Happy National Coming Out Day! Coming out is something that every queer-identifying individual must face at some point in their lives. It’s nerve-wracking, freeing, terrifying, and it takes an enormous amount of courage to do. Today, we have stories from various Kenyon students about their experiences with coming out.
“Because I’m kind of “girly” (i.e: pretty much everything I own is pink and I dressed up as Tinkerbell last Halloween), I often run into the problem of people assuming I’m straight. That’s why the phrase “Actually, I’m Gay” became my best friend when I started coming out this past summer. Maybe one day I’ll change my aesthetic, but for now, I’m gonna stick to the frilly dresses. I like them a lot, and (as we all know) nobody should have to change what they like if they don’t want to” – Caitlyn March ’19
“For quite a while I had decided that I wouldn’t come out until I was in a serious relationship, until I had something at stake, something to prove to my family that this wasn’t a phase, something to validate the disapproval I worried I might face. Several things made me realize this plan wasn’t right for me.First off, serious relationships – and queer relationships at that – are difficult to find at Kenyon. Second, I gained a new-found confidence in myself, and my identities, that I had not had prior to Kenyon. Through the support from loving friends and groups such as Qdubs and Unity, I really developed this sense of feeling complete within the queer community at Kenyon. This support helped me embrace and love my identity as a queer woman. The support also made it difficult for me to face the isolation I felt when I went home over break. I was hiding parts of myself from my family, parts of myself that I really loved, and it made me feel fragmented whenever I was home. So I set a date for when I would come out (Thanksgiving break) and I started rehearsing what I would say. Even though I hadn’t done it yet, just making the decision that I would was so liberating, I felt like I couldn’t wait to tell my family.And I didn’t. On an early Saturday morning I was talking on the phone with my mom, and early in the conversation I started debating whether or not I should tell her over the phone. I knew it didn’t fit the script of having a face-to-face conversation, but I decided I didn’t really care about the formality. My mom was telling me about how her new boyfriend went to Dallas Pride and had such a wonderful time, and she expressed that she was happy that he was open-minded. That statement was all the validation I needed in the moment. I remembered my rehearsed script and began, “Mom, I have really happy and exciting news I want to share with you!” And I was happy and excited to finally tell her. The news was met with acceptance and love from my mom and my siblings, something I am so grateful for as I know it is not everyone’s experience. I didn’t come out the way I had planned or imagined, but the opportunity presented itself and I embraced it. I would definitely recommend doing what feels right to you and not worrying too much about the social scripts of how to come out.”– Anonymous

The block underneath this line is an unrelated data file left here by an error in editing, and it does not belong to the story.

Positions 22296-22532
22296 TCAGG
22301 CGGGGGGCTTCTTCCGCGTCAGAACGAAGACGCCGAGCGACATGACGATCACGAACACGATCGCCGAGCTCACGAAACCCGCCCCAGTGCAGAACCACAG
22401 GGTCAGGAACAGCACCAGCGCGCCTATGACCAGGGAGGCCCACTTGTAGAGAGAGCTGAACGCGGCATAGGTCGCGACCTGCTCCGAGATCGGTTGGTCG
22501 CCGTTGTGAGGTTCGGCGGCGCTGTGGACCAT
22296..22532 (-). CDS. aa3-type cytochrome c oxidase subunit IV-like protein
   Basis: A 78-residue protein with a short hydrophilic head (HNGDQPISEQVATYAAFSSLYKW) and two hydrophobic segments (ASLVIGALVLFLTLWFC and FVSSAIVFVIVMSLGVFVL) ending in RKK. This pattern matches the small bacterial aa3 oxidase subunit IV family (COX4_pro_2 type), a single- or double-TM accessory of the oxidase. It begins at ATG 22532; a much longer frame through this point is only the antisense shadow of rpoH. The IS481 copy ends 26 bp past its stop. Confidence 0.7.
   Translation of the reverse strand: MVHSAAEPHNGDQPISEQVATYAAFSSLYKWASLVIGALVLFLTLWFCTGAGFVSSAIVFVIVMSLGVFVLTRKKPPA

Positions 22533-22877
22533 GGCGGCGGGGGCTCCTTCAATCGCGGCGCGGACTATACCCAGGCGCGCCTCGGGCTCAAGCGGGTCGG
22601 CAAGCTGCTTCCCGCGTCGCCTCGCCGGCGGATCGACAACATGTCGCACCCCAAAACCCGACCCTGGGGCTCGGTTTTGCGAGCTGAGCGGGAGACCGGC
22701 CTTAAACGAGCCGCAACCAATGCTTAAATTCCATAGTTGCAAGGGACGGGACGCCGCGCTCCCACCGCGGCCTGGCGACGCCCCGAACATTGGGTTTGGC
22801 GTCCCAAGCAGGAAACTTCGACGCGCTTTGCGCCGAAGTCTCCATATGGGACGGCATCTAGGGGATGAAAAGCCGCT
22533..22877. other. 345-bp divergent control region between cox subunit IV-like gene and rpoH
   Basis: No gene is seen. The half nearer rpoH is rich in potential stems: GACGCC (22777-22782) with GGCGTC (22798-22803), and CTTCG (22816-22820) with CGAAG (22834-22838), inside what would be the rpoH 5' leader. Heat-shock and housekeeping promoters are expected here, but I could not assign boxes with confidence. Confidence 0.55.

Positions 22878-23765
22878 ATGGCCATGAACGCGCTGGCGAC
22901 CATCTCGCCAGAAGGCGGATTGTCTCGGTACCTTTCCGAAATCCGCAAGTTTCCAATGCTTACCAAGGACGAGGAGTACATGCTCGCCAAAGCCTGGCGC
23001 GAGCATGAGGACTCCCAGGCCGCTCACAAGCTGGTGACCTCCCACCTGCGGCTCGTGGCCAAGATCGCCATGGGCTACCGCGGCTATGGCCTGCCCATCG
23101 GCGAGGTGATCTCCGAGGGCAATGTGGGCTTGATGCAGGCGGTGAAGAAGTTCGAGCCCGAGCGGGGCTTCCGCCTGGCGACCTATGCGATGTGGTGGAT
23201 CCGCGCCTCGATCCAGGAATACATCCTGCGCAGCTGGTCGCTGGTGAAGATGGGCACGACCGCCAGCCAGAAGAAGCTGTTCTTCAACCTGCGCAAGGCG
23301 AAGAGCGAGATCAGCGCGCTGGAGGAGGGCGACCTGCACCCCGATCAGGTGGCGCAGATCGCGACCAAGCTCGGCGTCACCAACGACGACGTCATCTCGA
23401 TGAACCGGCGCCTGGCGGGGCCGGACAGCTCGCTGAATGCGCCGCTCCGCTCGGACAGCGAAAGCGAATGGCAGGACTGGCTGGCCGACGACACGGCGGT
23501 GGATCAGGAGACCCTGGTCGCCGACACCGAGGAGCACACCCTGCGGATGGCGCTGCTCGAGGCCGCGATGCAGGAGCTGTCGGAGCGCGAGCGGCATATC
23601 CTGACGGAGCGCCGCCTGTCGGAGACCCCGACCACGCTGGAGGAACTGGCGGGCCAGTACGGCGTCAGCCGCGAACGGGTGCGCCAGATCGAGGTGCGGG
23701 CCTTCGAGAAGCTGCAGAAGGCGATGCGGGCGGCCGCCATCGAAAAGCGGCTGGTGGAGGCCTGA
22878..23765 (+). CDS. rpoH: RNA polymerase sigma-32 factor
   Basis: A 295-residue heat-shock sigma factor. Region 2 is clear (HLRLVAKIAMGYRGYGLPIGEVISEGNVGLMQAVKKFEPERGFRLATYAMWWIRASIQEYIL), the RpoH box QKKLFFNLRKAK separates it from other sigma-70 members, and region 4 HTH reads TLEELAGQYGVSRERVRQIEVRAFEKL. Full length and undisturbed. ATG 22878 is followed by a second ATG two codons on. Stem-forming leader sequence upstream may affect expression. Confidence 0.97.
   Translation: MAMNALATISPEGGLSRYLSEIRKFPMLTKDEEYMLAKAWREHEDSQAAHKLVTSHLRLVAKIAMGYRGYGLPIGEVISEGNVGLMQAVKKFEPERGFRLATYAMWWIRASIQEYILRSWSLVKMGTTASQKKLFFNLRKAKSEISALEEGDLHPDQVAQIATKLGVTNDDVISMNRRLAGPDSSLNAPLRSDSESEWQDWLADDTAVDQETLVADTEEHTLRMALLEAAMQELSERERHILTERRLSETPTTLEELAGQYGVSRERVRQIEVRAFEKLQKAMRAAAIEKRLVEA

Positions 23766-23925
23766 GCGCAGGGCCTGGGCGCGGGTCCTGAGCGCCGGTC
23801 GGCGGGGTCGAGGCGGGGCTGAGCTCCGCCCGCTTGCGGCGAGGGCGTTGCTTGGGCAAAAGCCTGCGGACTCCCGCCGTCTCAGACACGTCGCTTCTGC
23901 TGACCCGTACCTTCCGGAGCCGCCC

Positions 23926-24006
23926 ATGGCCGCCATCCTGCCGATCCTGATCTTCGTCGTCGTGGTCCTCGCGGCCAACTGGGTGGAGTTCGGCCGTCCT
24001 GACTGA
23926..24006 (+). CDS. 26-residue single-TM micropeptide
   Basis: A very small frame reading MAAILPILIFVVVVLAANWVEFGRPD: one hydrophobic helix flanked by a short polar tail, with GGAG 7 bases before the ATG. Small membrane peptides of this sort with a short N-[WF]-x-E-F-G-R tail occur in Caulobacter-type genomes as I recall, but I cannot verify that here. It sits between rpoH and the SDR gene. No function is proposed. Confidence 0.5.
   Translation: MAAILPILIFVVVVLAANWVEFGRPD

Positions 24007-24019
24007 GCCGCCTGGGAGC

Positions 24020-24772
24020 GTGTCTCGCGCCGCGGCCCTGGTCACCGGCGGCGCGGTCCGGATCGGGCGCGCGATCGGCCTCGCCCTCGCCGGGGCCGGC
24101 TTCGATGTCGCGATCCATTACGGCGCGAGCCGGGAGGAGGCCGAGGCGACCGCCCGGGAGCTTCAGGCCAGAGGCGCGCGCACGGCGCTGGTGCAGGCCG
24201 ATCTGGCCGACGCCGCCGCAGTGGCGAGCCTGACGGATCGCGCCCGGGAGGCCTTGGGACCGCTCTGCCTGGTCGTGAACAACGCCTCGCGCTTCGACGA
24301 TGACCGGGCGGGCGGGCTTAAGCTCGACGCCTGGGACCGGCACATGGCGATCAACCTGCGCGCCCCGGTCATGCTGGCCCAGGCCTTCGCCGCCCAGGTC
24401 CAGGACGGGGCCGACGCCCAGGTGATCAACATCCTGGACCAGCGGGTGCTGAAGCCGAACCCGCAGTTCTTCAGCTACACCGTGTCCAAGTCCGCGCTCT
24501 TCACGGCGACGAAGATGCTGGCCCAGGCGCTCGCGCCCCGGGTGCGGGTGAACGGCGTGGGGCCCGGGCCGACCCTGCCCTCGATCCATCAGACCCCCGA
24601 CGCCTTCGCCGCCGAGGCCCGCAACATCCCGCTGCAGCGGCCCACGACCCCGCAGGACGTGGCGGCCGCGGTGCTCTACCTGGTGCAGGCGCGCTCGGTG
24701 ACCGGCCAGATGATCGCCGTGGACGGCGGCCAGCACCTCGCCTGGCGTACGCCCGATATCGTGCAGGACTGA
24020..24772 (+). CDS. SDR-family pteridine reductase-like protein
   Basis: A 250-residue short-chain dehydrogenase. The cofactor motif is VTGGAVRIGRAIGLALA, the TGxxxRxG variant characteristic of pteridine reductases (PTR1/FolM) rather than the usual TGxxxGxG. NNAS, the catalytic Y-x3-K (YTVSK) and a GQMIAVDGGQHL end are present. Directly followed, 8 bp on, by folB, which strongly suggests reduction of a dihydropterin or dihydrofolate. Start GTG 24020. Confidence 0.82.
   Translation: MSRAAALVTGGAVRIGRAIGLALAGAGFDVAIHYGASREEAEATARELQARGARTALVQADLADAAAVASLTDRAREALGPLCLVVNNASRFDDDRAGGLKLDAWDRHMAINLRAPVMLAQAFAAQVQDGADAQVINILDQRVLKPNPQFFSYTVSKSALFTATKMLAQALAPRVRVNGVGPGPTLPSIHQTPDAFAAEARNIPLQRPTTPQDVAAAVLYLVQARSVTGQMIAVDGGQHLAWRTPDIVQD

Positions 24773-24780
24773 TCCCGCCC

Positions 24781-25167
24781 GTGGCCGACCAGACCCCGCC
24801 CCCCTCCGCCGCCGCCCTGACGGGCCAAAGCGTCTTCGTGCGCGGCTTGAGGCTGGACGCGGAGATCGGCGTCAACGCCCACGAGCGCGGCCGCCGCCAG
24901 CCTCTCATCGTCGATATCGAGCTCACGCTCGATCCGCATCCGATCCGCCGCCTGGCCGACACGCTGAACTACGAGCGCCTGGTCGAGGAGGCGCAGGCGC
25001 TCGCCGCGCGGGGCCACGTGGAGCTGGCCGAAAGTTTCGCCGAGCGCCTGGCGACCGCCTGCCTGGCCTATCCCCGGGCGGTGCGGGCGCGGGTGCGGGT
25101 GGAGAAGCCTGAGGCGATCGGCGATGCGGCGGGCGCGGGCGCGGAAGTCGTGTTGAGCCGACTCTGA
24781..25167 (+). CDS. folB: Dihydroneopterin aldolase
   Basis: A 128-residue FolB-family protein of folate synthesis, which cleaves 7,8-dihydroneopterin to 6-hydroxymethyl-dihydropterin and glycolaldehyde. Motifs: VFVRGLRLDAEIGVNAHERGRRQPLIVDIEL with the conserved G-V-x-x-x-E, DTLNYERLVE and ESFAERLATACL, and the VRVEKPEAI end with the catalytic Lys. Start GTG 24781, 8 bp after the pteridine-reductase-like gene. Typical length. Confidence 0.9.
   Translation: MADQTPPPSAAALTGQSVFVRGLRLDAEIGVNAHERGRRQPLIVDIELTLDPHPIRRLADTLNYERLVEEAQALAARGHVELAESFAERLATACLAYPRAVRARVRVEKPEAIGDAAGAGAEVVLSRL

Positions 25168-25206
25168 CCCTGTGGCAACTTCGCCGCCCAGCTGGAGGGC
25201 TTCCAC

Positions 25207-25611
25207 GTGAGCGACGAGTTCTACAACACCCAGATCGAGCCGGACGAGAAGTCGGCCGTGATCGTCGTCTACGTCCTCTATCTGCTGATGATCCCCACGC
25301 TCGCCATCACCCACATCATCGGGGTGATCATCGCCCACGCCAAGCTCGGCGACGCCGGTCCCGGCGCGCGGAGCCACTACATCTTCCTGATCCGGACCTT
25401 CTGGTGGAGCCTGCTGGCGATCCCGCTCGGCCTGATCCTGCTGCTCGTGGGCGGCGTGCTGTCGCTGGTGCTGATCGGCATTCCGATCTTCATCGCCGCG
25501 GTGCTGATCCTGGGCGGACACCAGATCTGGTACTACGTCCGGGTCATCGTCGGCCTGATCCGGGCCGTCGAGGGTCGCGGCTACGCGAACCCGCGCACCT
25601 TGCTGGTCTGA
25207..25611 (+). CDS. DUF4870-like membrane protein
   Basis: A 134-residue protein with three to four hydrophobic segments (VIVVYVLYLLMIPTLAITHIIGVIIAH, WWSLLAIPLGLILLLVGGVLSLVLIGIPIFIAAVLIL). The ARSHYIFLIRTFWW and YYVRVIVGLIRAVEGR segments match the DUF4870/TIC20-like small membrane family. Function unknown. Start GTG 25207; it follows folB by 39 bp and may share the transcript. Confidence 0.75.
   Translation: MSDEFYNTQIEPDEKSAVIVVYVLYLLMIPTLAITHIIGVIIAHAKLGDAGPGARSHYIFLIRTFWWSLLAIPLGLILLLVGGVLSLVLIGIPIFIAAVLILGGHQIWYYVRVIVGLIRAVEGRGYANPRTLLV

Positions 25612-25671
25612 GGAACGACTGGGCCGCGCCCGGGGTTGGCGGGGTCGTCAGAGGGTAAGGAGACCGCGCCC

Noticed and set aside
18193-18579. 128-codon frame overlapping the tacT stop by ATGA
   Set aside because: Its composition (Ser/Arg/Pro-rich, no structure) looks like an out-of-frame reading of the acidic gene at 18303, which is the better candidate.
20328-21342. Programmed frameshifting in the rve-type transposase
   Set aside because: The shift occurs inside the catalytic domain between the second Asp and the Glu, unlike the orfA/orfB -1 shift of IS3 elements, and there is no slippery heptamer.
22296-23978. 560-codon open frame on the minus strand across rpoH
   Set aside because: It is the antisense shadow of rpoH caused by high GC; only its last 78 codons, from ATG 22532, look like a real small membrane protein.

“When I came out to my parents by emailing them, my mother’s response was something along the lines of “You do you, we’ll love you no matter what.” My father sent me an email back the next day. His email was something akin to a 5 paragraph essay about his experiences with other boys at summer camps as a child, his sexual exploits as a horny college student, and his experiences later in life as an attractive single man. I think that since I had shared sensitive information with him, he wanted to return the favor so that I would feel more at ease, which is very sweet. However, thinking about my dad in a “menage a trois…. or sometimes quatre” was, and still is, a bit frightening.” – Anonymous
“I came out to my parents on National Coming Out Day in 2013. I had known for a while that I wanted to tell them, and the idea that there was a day where somebody else in the world could be doing the exact same thing as me made me sure that it was going to be then. So I sat my parents down with my sister (who had already known for a while) and started telling them. I could feel myself start crying as I explained that I was queer, and my parents got really quiet. I didn’t expect them to say “we knew” or “we’re so glad” or anything along those lines. They’re not that kind of parents. They asked a few questions, some of which I had really hoped not to hear (such as, “how can you be sure?”) but mostly I think they were trying to process how a queer kid came out of the avid churchgoing and catholic schooling that I had been subjected to my whole childhood. At least they didn’t yell at me or fight me about it. They were just quiet. So I got up, still kind of crying, and went upstairs to my room, the most awkward and uncomfortable conversation of my life over. I think they’re still processing my coming out two years later, and they’re still learning, but it was a good thing for me. After telling them I sobbed in my room for a few minutes and listened to Aftermath by Adam Lambert (incredible song), but after that I felt better than I had in a while. It’s still a process and it’s still unfortunate to hear them say offensive things they don’t mean, but we’re all learning, slowly but surely. It’s weird because coming out isn’t really a one and done sort of thing, It lasts a long time, and it might never really end. But that’s okay. I might struggle with my parents about my sexuality for the rest of our lives, but I know who I am, and that’s what’s important to me.”– Annie Devine ’18